What Explains Hedge Fund Returns?

Hint: it's not just luck (or factor analysis...or risk premia...)

February 7, 2011

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1068361_good_luck“But being as this is a 4.4 Sharpe ratio, the most skilled performance in the world, and would blow your beta clean off, you’ve got to ask yourself one question: Do I feel lucky? Well, do ya punk?”

Are hedge funds for real? Some have suggested that they may be leveraged beta plays – with stale data obscuring the market correlation. Others have pointed to exotic beta – the returns that come from buying illiquidity risk, or credit risk or small-cap risk, among other things. Still others suggest it’s the luck of the market cycle – at least if you happen to be in a rising one.

In the end, then, one could replicate hedge fund returns by tapping the right premia, being prescient about the market cycle, and then leveraging up, suggests some of the academic literature.

But, according to Hyuna Park, assistant professor in the College of Business at Minnesota State University, Mankato, factor analysis and risk premia do not really explain hedge fund returns. Nor does luck.

Park uses a framework developed by Harris and Harris Professor Andrew Lo at MIT’s Sloan School of Management that decomposes hedge fund returns into factor timing, risk premia and security selection, as well as the seven-factor model initiated by William Fung and David Hsieh, respectively Visiting Research Professor of Finance at the London Business School and Bank of America Professor of Finance at Duke University’s Fuqua School of Business.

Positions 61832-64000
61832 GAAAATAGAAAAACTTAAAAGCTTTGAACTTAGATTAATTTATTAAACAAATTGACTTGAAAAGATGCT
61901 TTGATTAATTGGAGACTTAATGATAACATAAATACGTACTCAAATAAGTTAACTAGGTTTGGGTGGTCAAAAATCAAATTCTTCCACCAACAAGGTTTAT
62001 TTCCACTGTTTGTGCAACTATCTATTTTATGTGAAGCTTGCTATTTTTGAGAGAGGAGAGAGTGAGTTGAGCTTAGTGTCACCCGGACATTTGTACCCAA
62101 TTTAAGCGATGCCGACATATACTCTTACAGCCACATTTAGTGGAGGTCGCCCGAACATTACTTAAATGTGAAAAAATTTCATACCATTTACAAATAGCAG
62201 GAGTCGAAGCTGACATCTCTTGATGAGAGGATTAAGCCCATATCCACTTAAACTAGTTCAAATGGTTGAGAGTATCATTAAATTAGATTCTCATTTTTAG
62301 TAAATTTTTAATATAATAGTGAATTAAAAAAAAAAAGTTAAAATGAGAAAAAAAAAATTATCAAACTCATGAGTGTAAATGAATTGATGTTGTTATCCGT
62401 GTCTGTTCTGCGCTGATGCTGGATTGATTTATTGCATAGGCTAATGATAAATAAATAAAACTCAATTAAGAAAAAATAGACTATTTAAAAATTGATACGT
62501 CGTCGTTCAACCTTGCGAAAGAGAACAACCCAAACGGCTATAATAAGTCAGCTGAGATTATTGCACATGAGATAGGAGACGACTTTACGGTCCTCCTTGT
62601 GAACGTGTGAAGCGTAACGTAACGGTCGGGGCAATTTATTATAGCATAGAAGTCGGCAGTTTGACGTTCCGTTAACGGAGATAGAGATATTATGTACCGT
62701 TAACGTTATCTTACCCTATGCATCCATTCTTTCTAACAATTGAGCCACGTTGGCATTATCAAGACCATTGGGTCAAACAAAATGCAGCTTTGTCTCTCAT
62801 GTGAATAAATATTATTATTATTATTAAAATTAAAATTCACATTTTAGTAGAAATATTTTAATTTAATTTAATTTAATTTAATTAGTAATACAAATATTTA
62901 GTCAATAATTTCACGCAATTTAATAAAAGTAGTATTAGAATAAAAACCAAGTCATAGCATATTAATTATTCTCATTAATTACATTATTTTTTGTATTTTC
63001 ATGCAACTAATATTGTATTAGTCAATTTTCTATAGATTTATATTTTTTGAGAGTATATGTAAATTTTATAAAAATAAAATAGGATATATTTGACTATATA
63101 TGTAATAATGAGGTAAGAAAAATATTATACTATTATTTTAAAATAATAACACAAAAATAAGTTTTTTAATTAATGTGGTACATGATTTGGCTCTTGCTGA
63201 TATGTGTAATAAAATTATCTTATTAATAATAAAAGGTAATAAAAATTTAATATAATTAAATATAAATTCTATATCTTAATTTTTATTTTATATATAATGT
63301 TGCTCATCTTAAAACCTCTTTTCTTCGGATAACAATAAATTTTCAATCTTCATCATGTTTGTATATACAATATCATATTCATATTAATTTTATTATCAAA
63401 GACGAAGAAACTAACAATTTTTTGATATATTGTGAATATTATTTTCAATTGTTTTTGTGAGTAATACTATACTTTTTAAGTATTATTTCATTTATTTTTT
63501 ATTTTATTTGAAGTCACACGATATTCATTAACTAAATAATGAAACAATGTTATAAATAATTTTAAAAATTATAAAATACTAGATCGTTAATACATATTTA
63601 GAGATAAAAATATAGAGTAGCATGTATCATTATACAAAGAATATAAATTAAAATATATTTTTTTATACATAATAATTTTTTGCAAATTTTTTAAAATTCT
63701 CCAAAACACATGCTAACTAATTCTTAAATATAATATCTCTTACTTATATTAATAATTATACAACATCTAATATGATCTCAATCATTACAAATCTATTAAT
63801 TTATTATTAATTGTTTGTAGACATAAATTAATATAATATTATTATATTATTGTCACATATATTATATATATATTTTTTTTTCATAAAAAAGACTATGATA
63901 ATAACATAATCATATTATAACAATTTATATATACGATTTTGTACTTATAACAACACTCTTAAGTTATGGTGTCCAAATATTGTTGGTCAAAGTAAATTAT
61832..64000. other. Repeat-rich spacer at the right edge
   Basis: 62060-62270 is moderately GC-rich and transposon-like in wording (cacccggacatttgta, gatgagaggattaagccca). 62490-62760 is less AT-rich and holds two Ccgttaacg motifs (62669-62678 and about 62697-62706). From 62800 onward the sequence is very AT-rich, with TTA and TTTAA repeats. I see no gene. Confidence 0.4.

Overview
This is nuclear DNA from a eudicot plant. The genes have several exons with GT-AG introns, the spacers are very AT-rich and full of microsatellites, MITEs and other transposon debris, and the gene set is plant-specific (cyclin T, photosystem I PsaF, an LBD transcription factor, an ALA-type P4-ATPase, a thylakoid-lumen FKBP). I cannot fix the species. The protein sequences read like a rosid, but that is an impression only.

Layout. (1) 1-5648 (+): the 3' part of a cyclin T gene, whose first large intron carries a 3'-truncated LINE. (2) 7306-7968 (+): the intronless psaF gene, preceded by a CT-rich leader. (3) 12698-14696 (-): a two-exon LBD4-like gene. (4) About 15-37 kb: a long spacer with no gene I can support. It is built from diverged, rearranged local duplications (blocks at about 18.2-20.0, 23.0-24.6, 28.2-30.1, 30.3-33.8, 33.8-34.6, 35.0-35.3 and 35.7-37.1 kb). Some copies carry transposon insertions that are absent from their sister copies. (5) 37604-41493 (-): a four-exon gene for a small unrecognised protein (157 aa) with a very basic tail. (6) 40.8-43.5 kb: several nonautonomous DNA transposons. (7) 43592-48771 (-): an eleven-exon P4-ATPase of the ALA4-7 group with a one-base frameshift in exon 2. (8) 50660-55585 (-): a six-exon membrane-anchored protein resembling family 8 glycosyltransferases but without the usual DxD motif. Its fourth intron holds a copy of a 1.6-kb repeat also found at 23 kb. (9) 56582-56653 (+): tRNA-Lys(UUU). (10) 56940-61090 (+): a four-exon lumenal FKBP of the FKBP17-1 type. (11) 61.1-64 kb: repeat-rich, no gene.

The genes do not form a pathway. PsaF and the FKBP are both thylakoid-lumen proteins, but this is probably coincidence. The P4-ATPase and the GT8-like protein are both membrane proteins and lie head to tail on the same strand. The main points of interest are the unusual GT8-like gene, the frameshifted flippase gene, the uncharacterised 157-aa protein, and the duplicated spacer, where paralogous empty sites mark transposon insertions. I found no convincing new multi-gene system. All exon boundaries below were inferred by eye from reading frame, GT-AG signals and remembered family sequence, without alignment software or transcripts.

For her paper, “Can Factor Timing Explain Hedge Fund Alpha?, Park uses the Tremont Advisory Shareholders Services database of 6114 hedge funds over the period 1994-2008.

She finds “that hedge funds on average do not show timing ability in the US equity market despite their advantage over registered investment companies such as mutual funds in terms of using leverage and short sales.”

For example, as the financial crisis seized hold of equity markets, and the S&P 500 turned sharply negative on a monthly basis, hedge funds were increasing their exposure. “In fact, security selection explains more than 100% of the excess return, and the proportion explained by factor timing is negative.” But that’s for illiquid hedge funds – ones that do not report returns daily. As a cross-check, Park also uses the HFRX indices, which do report daily prices. As a result:

“In liquid-style hedge funds, factor timing contributes to generating excess return but its contribution is much smaller than that of security selection. For example, among the excess return of 0.64% per month delivered by the equally weighted portfolio of 2924 liquid-style hedge funds during 1994-2008, security selection generated 0.50%, factor timing generated 0.11%, and the remaining 0.03% is the risk premium.”

But skill exacts its toll. She concludes: “The existence of ‘hot hands’ in hedge funds is not because of loose regulation that enhances factor timing potential. The main reason is managers with security selection skills attracted to the hedge fund industry that has incentive fees.”

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